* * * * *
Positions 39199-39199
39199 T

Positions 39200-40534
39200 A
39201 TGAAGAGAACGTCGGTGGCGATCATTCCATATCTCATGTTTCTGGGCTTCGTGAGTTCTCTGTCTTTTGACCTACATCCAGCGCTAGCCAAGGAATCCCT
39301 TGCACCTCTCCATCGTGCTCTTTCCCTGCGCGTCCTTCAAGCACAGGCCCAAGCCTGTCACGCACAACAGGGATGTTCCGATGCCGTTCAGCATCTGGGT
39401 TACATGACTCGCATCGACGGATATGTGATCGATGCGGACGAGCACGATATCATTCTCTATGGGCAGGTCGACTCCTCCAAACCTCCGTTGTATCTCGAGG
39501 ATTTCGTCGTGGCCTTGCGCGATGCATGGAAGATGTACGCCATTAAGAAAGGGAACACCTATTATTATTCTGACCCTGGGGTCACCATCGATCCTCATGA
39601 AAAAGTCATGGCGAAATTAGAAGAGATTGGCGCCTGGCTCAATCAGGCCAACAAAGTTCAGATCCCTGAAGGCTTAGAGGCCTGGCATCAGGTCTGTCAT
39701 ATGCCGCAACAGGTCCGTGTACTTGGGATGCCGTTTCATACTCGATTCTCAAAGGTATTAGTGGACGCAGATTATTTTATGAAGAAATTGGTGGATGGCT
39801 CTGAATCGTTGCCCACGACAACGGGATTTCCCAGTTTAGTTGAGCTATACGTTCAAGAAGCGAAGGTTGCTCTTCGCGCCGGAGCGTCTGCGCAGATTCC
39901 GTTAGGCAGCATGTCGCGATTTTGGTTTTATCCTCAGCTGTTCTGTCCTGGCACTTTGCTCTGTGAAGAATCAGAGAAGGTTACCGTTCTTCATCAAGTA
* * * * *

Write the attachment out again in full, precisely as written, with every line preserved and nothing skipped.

Positions 39199-39199
39199 T

Positions 39200-40534
39200 A
39201 TGAAGAGAACGTCGGTGGCGATCATTCCATATCTCATGTTTCTGGGCTTCGTGAGTTCTCTGTCTTTTGACCTACATCCAGCGCTAGCCAAGGAATCCCT
39301 TGCACCTCTCCATCGTGCTCTTTCCCTGCGCGTCCTTCAAGCACAGGCCCAAGCCTGTCACGCACAACAGGGATGTTCCGATGCCGTTCAGCATCTGGGT
39401 TACATGACTCGCATCGACGGATATGTGATCGATGCGGACGAGCACGATATCATTCTCTATGGGCAGGTCGACTCCTCCAAACCTCCGTTGTATCTCGAGG
39501 ATTTCGTCGTGGCCTTGCGCGATGCATGGAAGATGTACGCCATTAAGAAAGGGAACACCTATTATTATTCTGACCCTGGGGTCACCATCGATCCTCATGA
39601 AAAAGTCATGGCGAAATTAGAAGAGATTGGCGCCTGGCTCAATCAGGCCAACAAAGTTCAGATCCCTGAAGGCTTAGAGGCCTGGCATCAGGTCTGTCAT
39701 ATGCCGCAACAGGTCCGTGTACTTGGGATGCCGTTTCATACTCGATTCTCAAAGGTATTAGTGGACGCAGATTATTTTATGAAGAAATTGGTGGATGGCT
39801 CTGAATCGTTGCCCACGACAACGGGATTTCCCAGTTTAGTTGAGCTATACGTTCAAGAAGCGAAGGTTGCTCTTCGCGCCGGAGCGTCTGCGCAGATTCC
39901 GTTAGGCAGCATGTCGCGATTTTGGTTTTATCCTCAGCTGTTCTGTCCTGGCACTTTGCTCTGTGAAGAATCAGAGAAGGTTACCGTTCTTCATCAAGTA